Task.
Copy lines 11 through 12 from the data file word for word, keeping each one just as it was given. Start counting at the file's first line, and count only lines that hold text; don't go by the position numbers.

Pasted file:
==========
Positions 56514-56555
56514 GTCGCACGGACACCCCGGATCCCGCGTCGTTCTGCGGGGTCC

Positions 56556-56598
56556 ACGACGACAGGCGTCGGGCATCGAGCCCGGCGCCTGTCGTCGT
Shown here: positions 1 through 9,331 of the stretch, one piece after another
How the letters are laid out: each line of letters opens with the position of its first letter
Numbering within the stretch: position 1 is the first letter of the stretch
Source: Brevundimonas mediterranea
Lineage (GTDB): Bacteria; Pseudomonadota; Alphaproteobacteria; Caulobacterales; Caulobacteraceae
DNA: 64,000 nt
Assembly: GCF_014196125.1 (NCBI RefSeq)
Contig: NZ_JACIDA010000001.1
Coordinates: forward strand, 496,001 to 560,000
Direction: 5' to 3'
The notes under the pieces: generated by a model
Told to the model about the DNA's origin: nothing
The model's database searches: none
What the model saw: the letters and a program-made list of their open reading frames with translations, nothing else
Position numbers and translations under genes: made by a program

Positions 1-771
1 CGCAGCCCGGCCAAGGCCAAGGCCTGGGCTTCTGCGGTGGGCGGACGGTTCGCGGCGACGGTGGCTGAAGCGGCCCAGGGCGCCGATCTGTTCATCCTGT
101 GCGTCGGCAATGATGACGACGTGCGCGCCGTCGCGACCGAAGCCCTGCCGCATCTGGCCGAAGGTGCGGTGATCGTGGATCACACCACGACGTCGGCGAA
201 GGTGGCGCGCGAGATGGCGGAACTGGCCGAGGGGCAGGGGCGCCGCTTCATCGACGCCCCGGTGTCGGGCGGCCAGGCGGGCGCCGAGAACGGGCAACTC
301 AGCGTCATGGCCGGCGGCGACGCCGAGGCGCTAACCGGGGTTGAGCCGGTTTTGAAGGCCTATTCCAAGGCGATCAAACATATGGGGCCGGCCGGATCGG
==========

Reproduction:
Assembly: GCF_014196125.1 (NCBI RefSeq)
Contig: NZ_JACIDA010000001.1